Picture South Perth

Media Release 11 April 2014
Take a trip down memory lane and peek into the photographic archives of yesteryear’s South Perth with the recently launched website, Picture South Perth

Over 800 images from the City of South Perth’s Local History Collection dating back to the 1850s have been scanned and catalogued by dedicated staff over the course of eight months. The result of this being an online collection of historic images showcasing the people, places and events that have shaped the City of South Perth.

City of South Perth Mayor Sue Doherty said the archives reflect the rich tapestry of the City’s history.

“This is an innovative and exciting project for the City.  It documents and preserves our history in an easy accessible format for everyone and future generations.   

“Picture South Perth opens a window into the past of our colourful and diverse history. It’s fantastic to look through the pictures of the characters and people which makes South Perth such a special place, and to see familiar streets in a different era.”

“Picture South Perth brings together stories of the people and places around the City.  We can get a glimpse of the changes and growth in our City over the past century.”

One of the pictures featured in Picture South Perth from 1926 is of the tramline running along Mends Street in front of The Windsor Hotel, an iconic landmark in the City today.

In the 1900s, transport options to, from and within South Perth were limited to ferries, with the causeway connecting the south of the river to Perth. 20 years of lobbying for funds from 1902 to 1920 resulted in the first trams connecting East Perth to South Perth in 1922.

The tramline was then extended from South Perth into Como.  In 1926 the track was further extended down Mends Street and terminated on the Esplanade.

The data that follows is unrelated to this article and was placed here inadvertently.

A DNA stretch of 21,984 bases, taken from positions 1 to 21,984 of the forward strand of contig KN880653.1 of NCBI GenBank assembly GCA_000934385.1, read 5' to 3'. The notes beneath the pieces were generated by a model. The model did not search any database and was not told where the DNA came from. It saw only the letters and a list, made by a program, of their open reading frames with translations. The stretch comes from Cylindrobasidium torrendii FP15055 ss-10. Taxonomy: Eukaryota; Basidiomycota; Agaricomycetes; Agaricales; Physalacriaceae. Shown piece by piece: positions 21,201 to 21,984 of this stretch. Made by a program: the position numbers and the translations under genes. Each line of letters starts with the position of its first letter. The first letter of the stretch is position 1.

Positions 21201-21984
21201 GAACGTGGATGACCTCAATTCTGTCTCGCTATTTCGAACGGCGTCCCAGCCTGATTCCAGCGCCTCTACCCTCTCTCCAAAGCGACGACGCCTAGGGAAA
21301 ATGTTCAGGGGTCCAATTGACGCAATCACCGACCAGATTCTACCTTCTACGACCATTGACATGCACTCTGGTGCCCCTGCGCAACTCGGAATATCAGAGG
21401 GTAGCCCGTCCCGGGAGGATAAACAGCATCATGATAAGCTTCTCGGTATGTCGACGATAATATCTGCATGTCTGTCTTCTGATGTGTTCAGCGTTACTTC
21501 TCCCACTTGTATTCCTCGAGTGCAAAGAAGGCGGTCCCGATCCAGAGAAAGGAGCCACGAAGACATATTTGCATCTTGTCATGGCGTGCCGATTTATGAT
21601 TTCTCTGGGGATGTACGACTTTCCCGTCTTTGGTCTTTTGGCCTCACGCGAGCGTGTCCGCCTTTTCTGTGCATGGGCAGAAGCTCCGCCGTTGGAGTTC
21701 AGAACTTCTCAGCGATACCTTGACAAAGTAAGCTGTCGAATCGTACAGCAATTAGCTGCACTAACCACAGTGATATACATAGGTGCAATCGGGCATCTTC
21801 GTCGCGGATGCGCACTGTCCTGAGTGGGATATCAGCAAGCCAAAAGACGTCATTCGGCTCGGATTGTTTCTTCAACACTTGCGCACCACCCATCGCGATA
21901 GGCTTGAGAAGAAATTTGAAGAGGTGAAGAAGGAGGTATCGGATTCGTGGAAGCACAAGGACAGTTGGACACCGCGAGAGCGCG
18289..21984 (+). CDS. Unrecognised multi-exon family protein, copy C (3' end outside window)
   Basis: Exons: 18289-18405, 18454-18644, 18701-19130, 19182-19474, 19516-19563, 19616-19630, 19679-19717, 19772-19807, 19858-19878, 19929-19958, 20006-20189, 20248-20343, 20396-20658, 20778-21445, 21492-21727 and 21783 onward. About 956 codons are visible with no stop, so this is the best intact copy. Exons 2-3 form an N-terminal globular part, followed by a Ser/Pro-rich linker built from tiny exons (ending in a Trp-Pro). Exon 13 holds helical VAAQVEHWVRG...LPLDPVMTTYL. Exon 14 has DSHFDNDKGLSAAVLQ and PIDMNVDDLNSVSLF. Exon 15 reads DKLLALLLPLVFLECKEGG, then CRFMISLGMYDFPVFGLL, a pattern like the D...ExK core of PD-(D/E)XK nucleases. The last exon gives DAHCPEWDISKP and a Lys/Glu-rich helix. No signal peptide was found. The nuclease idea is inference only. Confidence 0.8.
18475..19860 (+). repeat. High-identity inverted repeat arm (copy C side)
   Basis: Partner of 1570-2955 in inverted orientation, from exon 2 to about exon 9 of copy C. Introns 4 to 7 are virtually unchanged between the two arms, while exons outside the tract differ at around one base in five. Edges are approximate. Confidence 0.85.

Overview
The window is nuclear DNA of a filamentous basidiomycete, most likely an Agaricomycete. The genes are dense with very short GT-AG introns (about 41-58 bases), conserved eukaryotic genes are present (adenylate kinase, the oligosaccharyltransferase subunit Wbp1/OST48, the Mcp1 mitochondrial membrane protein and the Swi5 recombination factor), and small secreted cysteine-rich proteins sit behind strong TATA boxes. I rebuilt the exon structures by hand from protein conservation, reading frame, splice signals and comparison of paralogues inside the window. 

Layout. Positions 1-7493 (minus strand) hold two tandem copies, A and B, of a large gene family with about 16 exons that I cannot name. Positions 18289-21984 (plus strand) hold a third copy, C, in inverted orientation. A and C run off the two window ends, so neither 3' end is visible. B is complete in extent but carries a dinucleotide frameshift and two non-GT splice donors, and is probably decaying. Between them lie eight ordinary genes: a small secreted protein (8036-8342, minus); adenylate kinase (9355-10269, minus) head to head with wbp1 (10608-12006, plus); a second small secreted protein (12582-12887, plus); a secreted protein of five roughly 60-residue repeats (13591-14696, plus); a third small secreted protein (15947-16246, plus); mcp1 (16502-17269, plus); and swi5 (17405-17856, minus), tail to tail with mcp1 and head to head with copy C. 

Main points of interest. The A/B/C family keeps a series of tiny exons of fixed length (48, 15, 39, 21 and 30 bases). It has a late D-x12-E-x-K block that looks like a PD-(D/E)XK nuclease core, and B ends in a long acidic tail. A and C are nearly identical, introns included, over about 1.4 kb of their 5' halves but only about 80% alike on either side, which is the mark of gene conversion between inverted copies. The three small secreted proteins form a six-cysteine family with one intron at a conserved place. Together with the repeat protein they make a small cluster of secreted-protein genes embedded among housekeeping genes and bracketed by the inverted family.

Mayor Sue Doherty said images of the tramline in and around the City capture the growth of the City in that period. 

“We have some fantastic images in the City’s Local History Collection showing the first trams in Como, and even an image showing the last tram to run in 1950.” 

“The City is now serviced by ferry routes, car and freeway travel, bus routes, and well-connected cycle paths. The City has changed over the last hundred years and future transport needs will bring forth more changes.” 

“Picture South Perth is a reminder of the value of South Perth’s history, and enables people to interact and contribute their own images to paint a more complete picture of our special history,” said Mayor Doherty. 

Picture South Perth features the collection of original artwork postcard correspondence by May Gibbs and her father Herbert Gibbs from the City of South Perth’s May and Herbert Gibbs Collection. 

The City’s local history collection holds over 2000 photographs of South Perth’s history.  Other images will be released online on a regular basis. Future collections will include aerial photographs of South Perth, Council photo boards, as well as more images depicting people, places and events in the history of South Perth. 

This online collection would not be possible without the kind donations of South Perth residents and members of the public. If you have any photographs relating to the history of South Perth that you think may be of interest, please get in touch with the South Perth Library. Copies of photographs can be donated in print form, or scanned and returned to you. 

Through Picture South Perth you can search, tag and comment on images.  Key words such as people’s names, places and subjects can be clicked on to view more images that have been tagged.

If you wish to support the continued development of the South Perth Local History Collection, you can also do so by offering missing information about images to help identify people, places and dates.

From April 18 – May 18, the City’s Libraries are running a photo drive as part of the W.A. Heritage Festival 2014. Contact either the Manning or South Perth libraries where images will be scanned and shared through Picture South Perth.

View the Picture South Perth collection online. 

Media contact

For media enquiries, please contact the City’s Communications Officer.